Multiple bee attacks - three total - within a month have prompted city officials in Peoria to issue tips and reminders to residents of how to avoid and evade swarms of bees.
Africanized honey bees went after two people on consecutive days last week. The affected areas were separated by a couple miles, so the attacks do not appear to be related.
The most recent attack happened at a horse boarding stable near 81st Avenue and Thunderbird.
"They attacked him, they attacked his horse and three other horses," says Sue Henley who boards her horse at the stables. "They just swarmed on him. There was a massive black mass of bees that came at him."
The manager of the stable noticed a few horses were being stung so he sprayed a type of fly spray on one of the horses.
"What it did was make them swarm. It did the opposite of what he thought it would do," said Henley. "It was very scary."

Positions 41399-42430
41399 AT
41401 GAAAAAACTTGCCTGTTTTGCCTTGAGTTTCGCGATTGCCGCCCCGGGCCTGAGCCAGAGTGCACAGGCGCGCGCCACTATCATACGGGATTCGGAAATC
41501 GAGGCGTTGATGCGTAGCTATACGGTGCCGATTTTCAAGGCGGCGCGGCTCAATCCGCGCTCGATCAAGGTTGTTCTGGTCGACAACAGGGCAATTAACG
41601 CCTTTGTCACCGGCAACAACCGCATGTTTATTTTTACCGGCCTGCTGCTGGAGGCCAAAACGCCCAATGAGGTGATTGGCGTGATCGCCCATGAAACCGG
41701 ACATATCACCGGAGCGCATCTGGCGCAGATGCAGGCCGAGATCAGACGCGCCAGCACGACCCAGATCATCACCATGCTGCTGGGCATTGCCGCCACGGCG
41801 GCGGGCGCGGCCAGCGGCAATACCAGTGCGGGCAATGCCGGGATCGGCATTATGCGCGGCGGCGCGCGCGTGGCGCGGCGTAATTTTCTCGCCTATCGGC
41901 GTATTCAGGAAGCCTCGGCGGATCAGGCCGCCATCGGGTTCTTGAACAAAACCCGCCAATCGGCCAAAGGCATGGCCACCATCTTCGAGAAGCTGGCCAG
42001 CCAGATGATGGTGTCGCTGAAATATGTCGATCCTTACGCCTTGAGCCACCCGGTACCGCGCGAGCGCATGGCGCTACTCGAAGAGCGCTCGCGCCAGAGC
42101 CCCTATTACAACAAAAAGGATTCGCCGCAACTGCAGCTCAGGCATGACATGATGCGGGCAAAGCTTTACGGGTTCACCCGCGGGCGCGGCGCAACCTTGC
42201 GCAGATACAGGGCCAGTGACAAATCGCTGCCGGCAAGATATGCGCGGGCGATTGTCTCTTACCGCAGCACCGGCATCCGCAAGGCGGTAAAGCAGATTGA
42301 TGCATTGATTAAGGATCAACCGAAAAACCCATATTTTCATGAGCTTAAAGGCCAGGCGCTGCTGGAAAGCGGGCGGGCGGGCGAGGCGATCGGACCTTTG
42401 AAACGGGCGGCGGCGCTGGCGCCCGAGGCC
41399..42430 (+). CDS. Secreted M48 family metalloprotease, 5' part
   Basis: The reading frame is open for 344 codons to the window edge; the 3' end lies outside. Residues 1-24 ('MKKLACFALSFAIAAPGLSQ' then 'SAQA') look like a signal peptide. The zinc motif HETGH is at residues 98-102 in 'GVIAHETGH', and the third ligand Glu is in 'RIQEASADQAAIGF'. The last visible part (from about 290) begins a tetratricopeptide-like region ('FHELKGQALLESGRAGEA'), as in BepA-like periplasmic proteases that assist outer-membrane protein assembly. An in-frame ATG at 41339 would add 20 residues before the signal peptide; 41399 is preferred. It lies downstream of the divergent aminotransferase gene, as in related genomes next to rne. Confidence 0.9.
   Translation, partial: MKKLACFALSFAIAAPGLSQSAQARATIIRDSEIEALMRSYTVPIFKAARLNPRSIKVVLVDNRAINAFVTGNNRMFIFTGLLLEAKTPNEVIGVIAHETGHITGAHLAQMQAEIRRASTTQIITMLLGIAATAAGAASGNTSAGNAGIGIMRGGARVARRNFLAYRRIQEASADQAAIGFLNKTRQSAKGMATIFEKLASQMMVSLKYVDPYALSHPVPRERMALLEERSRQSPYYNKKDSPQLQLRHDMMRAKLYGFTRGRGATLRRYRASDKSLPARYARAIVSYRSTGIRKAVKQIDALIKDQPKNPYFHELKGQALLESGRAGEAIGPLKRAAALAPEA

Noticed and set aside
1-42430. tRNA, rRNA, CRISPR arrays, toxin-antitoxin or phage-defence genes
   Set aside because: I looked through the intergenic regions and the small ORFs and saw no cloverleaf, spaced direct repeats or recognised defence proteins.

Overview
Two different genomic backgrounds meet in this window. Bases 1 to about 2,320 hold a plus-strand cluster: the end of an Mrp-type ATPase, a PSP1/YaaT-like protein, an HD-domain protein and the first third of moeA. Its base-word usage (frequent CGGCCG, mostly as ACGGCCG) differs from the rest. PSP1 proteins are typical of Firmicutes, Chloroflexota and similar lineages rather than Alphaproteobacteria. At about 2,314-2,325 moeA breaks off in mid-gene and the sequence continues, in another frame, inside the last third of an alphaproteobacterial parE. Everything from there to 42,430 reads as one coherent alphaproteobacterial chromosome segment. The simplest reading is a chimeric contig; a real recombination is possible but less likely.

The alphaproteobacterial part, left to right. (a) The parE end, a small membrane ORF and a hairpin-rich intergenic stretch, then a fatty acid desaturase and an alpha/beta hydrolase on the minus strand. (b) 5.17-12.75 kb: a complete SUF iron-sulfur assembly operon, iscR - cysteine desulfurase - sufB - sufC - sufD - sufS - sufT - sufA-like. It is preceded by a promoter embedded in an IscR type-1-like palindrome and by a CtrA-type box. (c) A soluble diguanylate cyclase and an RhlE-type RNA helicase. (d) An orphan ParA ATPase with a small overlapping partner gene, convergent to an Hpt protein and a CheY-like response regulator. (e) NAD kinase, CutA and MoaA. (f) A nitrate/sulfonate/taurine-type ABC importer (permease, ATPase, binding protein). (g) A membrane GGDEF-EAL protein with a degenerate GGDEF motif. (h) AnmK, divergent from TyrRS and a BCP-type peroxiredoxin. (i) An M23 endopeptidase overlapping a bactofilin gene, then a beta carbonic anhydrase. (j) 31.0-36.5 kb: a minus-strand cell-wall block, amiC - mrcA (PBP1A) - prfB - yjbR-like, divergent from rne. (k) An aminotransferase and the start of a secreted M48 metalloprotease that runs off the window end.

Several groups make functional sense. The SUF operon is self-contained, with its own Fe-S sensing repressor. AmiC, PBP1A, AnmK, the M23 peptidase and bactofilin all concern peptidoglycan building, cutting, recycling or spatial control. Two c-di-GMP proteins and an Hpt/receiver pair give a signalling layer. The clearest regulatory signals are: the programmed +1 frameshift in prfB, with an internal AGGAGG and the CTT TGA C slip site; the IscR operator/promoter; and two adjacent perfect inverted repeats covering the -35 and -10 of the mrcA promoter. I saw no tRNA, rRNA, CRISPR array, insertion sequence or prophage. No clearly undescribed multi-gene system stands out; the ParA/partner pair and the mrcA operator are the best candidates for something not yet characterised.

A man allergic to bees was attacked while working on a rental property one day prior to the incident at the stable.
"Old man got stung, the daughter came, got the mother and took him to the hospital, but he's home now. He's ok. Slightly stung," said neighbor Roy Fries.
A few weeks prior to that incident, a massive hive in this mobile home park was destroyed.
Africanized bees carry less venom than other types of bees, but they attack in swarms inflicting much more damage.
"I've lived here all my life and I've never seen anything like that before," said Henley. "The horses were running all over the place, it was really frightening, really frightening."
A statement issued by the City of Peoria Fire Department advises people to stay at least 50 feet away from an active hive.
The statement warns that Africanized bees will chase you up to a quarter mile. This type of bee will hover and wait for you if you jump into a pool in an attempt to escape their fury.
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